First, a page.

Army investigators suspect foul play in the death of a missing Fort Hood soldier whose remains were found last week.
Authorities confirmed that the skeletal remains found in a field in Killeen, Texas Friday is the body of Gregory Morales, according to the Fort Hood Press Center. The 24-year-old, who changed his surname from Wedel after he got married, vanished nearly a year ago, the Center revealed.
His death is now being investigated as a homicide, officials confirmed in the release.
“The First Team is saddened by the news of the passing of PV2 Gregory Morales. His life was taken too soon, and we appreciate his service to our nation,” said Major General Jeffery Broadwater, commander of the 1st Cavalry Division, in the statement.
The army release claimed Morales was last seen in August driving his car outside of Fort Hood.
His remains were identified using dental records with the assistance of the U.S. Army Dental Corps, investigators disclosed in the statement. Autopsy results to determine the cause and manner of his death are still pending.
Army investigators are currently offering up to $25,000 to anyone with credible information about Morales’ death.
Here’s what we know about the case so far:
Morales was Set to be Discharged a Couple of Days Before he Disappeared
The Oklahoma native entered the Army in June 2015 as a motor transport operator, according to the Fort Hood press release. He had been assigned since November 2016 to the 1st Sustainment Brigade, 1st Cavalry Division.
Morales was last seen driving his 2018 Black KIA Rio off-post in Killeen on the night of Aug. 19, 2019, the release continued. He was driving with the temporary Texas license tags, 46190B3.
The next day was Morales’ last known verbal contact, officials confirmed in the same statement.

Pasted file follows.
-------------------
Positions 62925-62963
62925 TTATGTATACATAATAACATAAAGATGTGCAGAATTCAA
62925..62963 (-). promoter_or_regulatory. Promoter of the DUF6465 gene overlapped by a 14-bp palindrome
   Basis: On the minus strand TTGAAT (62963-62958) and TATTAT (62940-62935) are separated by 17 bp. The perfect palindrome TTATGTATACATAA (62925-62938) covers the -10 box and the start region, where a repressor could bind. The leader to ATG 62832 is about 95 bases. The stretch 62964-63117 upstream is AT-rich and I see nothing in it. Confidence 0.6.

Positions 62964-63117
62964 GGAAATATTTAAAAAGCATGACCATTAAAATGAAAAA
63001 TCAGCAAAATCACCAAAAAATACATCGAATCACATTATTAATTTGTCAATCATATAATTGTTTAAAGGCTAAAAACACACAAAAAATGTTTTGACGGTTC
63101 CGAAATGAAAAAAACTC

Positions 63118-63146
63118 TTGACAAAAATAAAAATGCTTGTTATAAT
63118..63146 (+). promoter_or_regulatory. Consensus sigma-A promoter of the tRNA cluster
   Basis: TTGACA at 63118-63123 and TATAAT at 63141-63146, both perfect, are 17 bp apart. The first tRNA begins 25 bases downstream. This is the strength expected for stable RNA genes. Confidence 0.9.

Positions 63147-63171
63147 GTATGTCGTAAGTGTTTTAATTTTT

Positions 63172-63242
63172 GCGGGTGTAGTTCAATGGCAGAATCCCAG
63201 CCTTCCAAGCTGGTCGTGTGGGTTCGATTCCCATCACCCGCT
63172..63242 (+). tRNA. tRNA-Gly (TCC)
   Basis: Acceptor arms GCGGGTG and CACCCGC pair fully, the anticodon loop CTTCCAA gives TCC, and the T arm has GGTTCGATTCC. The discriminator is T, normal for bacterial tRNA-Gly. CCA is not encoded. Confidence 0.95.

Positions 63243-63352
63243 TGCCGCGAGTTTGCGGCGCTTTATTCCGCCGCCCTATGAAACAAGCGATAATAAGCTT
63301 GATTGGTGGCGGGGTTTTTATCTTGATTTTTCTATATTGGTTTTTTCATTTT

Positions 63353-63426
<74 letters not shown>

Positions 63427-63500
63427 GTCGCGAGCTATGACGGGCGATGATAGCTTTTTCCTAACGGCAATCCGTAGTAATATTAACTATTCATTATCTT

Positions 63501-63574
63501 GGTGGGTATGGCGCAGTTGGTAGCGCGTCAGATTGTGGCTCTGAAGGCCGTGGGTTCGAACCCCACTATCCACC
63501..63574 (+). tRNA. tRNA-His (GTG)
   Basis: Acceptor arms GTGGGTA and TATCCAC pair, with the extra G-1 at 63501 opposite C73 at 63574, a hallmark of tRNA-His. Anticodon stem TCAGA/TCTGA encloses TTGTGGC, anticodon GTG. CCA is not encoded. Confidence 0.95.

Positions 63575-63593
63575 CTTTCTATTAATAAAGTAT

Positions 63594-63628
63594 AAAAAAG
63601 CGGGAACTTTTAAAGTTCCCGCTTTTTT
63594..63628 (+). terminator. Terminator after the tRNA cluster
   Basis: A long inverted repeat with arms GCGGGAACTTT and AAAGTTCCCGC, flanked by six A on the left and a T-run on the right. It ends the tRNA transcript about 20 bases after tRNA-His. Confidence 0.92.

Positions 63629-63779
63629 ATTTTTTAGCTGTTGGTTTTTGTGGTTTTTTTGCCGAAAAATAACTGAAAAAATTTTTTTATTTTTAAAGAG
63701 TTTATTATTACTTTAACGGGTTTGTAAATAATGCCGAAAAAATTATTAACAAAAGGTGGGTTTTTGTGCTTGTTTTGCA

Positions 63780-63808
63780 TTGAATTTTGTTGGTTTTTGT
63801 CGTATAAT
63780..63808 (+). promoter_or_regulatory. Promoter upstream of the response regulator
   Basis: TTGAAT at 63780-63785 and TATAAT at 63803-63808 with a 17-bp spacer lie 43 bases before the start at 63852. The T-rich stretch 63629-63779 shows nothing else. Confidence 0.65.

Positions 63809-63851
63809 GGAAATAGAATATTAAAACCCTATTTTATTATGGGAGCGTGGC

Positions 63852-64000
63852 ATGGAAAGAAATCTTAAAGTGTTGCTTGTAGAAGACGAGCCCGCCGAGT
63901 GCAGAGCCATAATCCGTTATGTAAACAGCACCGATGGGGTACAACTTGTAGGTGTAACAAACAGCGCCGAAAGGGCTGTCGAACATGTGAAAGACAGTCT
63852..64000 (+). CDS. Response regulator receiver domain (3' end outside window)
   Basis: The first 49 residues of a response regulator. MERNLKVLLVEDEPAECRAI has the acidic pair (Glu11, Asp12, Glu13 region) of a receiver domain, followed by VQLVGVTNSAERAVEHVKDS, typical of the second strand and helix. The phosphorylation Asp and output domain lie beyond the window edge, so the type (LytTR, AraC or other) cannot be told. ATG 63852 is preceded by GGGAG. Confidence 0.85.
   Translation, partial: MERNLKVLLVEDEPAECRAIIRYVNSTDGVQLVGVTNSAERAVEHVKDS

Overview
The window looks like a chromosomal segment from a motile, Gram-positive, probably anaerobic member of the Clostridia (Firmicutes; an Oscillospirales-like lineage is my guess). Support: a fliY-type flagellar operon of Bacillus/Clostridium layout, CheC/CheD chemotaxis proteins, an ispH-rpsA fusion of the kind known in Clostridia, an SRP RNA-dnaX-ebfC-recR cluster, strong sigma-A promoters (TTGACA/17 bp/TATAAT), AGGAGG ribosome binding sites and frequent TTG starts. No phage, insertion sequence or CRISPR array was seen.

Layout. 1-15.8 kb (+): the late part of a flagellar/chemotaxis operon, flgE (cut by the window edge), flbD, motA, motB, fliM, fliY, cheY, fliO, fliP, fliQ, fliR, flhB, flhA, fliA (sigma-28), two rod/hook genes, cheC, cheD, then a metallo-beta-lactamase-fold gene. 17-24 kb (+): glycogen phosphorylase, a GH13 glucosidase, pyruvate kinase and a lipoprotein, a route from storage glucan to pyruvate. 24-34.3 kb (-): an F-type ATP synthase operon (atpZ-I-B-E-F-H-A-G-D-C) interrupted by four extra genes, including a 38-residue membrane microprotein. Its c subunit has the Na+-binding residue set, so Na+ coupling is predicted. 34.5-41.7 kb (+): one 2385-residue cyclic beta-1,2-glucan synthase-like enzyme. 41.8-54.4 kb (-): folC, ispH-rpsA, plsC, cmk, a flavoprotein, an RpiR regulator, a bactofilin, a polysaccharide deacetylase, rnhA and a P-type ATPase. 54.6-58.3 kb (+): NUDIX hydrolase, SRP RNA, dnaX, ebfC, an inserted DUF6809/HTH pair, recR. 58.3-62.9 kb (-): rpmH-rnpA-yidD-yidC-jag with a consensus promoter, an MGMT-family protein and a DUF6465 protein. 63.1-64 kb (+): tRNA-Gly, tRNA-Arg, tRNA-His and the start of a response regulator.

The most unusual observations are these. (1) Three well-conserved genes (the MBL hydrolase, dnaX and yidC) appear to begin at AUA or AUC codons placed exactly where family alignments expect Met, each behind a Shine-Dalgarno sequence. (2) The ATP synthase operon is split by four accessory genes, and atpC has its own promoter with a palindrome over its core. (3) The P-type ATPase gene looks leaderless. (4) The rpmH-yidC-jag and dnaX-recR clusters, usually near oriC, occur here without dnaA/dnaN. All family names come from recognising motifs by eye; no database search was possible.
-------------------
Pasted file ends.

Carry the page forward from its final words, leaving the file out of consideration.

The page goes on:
Kim Wedel, Morales’ mother, told KCEN that her son had “called and asked for some gas money” and “said he had bought a new car.”
Fort Hood officials said Morales was “out processing from the Army and scheduled to be discharged within a couple of days” before disappearing, according to the statement posted on the Fort Hood Press Center.
Morales was classified as AWOL when he failed to return to the base and then deserted.
KCEN reported that Wedel’s daughter-in-law later tracked down Morales’ vehicle on Carfax after someone in the Dallas-area had tried to bring it in for an inspection.
The car has since been recovered by authorities, Fort Hood officials confirmed.
Wedel said she doesn’t believe her son would have intentionally vanished knowing he was so close to being discharged, according to KCEN.
Morales is the First of Two Soldiers Who Went Missing From the Base in a Year
Vanessa Guillen, 20, was a soldier stationed at Fort Hood, Heavy previously reported. A Private First Class in the Army, she was last seen on April 22 in the parking lot of the Regimental Engineer Squadron Headquarters, 3rd Cavalry Regiment at Fort Hood, according to an Army press release.
Her car keys, car and wallet were still at the base, but she may have had her phone with her.
It’s not known if Guillen was last seen by a specific person or on camera.
Investigators working on Morales’ case said in an updated statement that they have no credible information linking the two disappearances.
Fort Hood officials assured that Guillen’s investigation is still “being aggressively investigated.”
On June 19, base Army criminal investigators reached out to Killeen police regarding a tip they received about a body in a field, according to the army release.
Killeen police homicide detectives joined the investigators, as well as a Texas Parks and Wildlife Department search dog, to uncover Morales’ remains.
Fort Hood said the 24-year-old had earned numerous awards and decorations, including two Army Achievement Medals, Army Good Conduct Medal, National Defense Service Medal, Global War on Terrorism Expeditionary Medal and the Global War on Terrorism Service Medal.
Morales’ name was still listed as a fugitive by the Army as of Tuesday morning.